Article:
Bud Selig’s contract as the Major League Baseball Commissioner has been renewed yet again. What started out as an interim position has moved well beyond what the term “interim” denotes. It began in September of 1992 when Selig replaced Bart Giamatti (the commish that banned Pete Rose). Selig was elected unanimously by the baseball owners in July 9, 1998. He’s been along for the ride ever since.
Selig was born as Allen H. Selig on July 30, 1934 in Milwaukee. He made his money as a car dealer. He had strong community ties and a true penchant for the game. He bought the Seattle Pilots for $10.8 million.
Ultimately, he’d lose his investment and his team until 1970 when a Seattle bankruptcy court order brought the Milwaukee Brewers back into business. Eventually, he became a majority owner of the Brewers. He is the only baseball commish to have owned a franchise and upon the bestowing of his current title, he put his daughter in charge of the family franchise. In January of 2005 the Brewers were sold, putting to bed Selig’s 35-year run with the franchise.
Selig was involved with many aspects of athletics and his community. He served on the board of the Green Bay Packers football team, was the founder of Athletes for Youth (Boys and Girls Club) and assisted in establishing the Child Abuse Prevention Network and the Businesses Against Drunk Driving. An upstanding member of society and a decorated one at that.
With such an active role in the well-being of his surroundings and his insatiable love of the game, one might think Selig was well suited for the commish position.
So how has he served the average Joe and Jane baseball lovers of America?
Selig came in as interim baseball commissioner during tumultuous times. Perhaps his first claim to fame was the 1994 work stoppage (272 days) which halted America’s past-time, nixing the premier event of the sport – the World Series – for the first time in 90 years.
His contributions to the purists of the sport have brought mixed results. He added the Wild-Card into the playoffs, added inter-league play and implemented the All-Star Game implication that fan voting could actually impact home-field advantage of the World Series. (In reality, some fans don’t know skill; they know popularity, good looks, etc.)
Allen Selig, the former car salesman that came from a small-market team, failed to make a stand on initiating a players’ salary cap. Instead, he implemented a “luxury tax.”
He is like a pawn to the George Steinbrenner’s of baseball, (Steinbrenner is the owner of the New York Yankees) as this luxury tax has brought the notion of level playing fields down several gazillion notches. It has further catapulted the divide between the haves (big money) and the have-nots (small money).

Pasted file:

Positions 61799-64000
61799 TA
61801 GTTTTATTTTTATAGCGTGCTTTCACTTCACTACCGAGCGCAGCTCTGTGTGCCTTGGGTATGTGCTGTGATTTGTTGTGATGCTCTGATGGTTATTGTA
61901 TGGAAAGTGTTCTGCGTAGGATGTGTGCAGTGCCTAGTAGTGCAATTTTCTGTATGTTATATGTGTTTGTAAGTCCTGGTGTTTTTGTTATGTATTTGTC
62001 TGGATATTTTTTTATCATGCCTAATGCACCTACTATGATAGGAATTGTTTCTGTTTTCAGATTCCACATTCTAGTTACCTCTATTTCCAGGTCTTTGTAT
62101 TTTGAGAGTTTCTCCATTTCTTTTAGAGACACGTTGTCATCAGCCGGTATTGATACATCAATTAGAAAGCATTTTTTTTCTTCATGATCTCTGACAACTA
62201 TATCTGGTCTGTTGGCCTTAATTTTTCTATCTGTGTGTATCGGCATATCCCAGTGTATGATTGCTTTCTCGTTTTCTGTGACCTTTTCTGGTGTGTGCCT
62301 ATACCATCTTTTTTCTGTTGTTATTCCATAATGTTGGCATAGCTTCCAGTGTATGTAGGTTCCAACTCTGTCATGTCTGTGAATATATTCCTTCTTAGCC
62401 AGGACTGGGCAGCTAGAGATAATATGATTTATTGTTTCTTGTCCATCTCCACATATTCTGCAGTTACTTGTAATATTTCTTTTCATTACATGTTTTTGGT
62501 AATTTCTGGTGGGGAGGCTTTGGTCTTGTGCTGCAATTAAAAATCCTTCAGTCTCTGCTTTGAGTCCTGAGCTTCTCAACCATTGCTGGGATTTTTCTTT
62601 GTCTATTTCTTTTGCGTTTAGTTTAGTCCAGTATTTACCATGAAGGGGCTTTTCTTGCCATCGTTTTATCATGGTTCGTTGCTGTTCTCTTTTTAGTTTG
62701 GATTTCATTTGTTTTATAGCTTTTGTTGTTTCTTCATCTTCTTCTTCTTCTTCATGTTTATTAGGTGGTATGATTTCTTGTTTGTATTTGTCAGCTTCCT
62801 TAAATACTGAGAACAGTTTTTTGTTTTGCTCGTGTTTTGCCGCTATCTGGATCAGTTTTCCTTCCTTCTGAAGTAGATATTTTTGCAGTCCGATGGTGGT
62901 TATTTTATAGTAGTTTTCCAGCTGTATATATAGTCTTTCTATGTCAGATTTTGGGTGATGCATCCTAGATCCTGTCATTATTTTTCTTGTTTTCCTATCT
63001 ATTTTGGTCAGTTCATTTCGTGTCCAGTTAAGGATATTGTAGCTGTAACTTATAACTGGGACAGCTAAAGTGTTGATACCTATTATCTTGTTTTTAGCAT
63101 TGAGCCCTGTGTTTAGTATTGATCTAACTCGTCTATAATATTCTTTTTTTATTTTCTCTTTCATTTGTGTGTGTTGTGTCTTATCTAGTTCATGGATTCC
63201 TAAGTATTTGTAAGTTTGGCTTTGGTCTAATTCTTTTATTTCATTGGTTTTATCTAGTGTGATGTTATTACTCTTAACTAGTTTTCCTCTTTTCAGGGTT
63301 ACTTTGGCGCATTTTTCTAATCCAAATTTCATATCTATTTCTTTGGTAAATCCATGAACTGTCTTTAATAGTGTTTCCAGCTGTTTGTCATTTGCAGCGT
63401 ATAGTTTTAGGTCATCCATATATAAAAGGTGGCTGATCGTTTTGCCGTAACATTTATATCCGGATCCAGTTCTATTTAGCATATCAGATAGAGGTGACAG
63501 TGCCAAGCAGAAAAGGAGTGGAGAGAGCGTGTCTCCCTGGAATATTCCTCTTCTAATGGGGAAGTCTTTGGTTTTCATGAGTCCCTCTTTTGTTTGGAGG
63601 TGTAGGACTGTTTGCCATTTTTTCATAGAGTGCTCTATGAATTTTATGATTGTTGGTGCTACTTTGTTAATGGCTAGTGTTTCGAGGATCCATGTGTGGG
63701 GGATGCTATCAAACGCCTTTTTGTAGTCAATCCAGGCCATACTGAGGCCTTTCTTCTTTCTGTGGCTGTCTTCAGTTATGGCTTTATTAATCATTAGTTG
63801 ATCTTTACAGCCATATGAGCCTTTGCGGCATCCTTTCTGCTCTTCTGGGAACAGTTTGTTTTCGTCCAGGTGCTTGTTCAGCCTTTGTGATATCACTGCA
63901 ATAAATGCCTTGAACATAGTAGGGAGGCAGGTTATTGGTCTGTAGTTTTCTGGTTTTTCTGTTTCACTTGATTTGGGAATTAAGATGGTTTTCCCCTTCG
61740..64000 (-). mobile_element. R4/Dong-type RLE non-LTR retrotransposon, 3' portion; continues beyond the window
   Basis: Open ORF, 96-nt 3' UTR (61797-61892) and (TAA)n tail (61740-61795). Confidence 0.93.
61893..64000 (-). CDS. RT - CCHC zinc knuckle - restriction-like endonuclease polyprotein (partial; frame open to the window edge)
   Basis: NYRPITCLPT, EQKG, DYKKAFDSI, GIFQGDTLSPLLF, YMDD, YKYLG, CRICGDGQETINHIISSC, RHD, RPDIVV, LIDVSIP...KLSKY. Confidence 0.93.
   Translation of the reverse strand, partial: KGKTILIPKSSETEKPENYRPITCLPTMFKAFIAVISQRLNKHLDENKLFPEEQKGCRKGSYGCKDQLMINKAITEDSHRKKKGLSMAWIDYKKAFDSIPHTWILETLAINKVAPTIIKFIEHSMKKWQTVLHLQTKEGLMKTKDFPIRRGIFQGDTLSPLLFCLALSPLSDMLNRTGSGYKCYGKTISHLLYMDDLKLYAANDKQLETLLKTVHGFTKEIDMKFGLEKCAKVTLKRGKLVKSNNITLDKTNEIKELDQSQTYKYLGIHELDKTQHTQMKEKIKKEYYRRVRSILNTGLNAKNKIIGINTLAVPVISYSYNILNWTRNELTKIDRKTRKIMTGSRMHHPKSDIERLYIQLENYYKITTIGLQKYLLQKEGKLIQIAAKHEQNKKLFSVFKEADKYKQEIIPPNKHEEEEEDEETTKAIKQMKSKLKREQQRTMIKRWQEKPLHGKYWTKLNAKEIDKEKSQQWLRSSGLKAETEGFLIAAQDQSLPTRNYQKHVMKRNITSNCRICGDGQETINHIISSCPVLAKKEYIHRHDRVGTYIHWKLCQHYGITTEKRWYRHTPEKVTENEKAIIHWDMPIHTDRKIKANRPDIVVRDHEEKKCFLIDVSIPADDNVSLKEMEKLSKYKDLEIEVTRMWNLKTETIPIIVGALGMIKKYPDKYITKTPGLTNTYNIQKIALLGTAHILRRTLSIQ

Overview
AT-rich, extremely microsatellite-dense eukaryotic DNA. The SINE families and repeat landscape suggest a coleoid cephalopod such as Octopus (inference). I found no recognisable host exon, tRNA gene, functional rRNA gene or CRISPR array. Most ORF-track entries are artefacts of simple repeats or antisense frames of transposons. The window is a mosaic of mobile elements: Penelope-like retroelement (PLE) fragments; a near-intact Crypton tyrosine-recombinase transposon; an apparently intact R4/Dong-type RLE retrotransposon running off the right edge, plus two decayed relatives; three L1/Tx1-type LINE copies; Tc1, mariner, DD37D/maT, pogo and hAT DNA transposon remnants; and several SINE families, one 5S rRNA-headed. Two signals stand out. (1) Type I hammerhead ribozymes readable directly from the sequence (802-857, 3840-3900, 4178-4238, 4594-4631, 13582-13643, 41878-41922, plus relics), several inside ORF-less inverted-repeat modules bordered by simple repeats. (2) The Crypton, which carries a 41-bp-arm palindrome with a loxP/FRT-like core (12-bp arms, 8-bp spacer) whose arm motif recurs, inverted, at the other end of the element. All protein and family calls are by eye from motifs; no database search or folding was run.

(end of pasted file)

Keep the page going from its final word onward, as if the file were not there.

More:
Under Selig’s influence (or lack thereof), the Players Union felt it just wasn’t important enough to have steroid testing. Selig couldn’t grow a back-bone. With the recent backlash of the findings of the Mitchell Report (George J. Mitchell, former prosecutor and U.S. Senator) Selig maintains that he will do what is in his power to stop this juiced-up steroid frenzy.
The Mitchell Report was an independent investigation into the illegal use of steroids and other performance enhancing substances by baseball players. In the executive summary of the report it states that MLB’s reactions to reports of abuse were “slow to develop and initially ineffective.” HMPH. Thanks a lot Bud. Way to spend my tax dollars. It is worth noting that in 2005, MLB and the Players Association upped the stakes and began mandating steroid testing. And by the end of 2006, MLB had the strictest and most devastating punishments for athletes who failed their testing.
In a New York Times article by Bill Pennington dated December 14, Selig’s comments about the report were arresting. Or were they?
“This report is a call to action,” he said raising his right finger. “And I will act.” (This whole index finger pointing thing brought me back to former baseball great and Baltimore Oriole Rafael Palmeiro testifying in front of Congress on the steroid issue, which he vehemently denied ever using. Palmeiro later tested positive for steroid use.)
Selig will act. Phew! I was getting worried. The Mitchell Report is a call to action? Guess what, dude? You don’t have any choice but to act now. The U.S. Government is breathing down your neck and the world watches and waits. A sport tainted? A Commissioner gone wild?
As the baseball almanac mentions on its web page, “what happened yesterday is being preserved today.” Hallelujah brothers and sisters, we are preserving the joyous memories.
With that said, I am brought back to the days of my youth where pick-up games meant playing after dark when you could barely see the ball. When our parents told us to be home before the streetlights came on because we couldn’t get enough of this game. When witnessing history with a legend like Cal Ripken, Jr. brought a hero of another like Lou Gehrig back to life.
I reminisce and realize that yet another American tradition has been bought, sold and pimped out to the highest bidders only to find it’s fate swirling around the toilet and the big cheese is left saying: ‘yeah, it’s time to act alright.’
So I propose a toast to the man who once had love for the game, but seemed to lose his way. Who is being called to act now. Finally! Who, after helping steer our beloved past-time into the shame game it has become for tomorrow, is our commish for another term.
This Bud’s for you.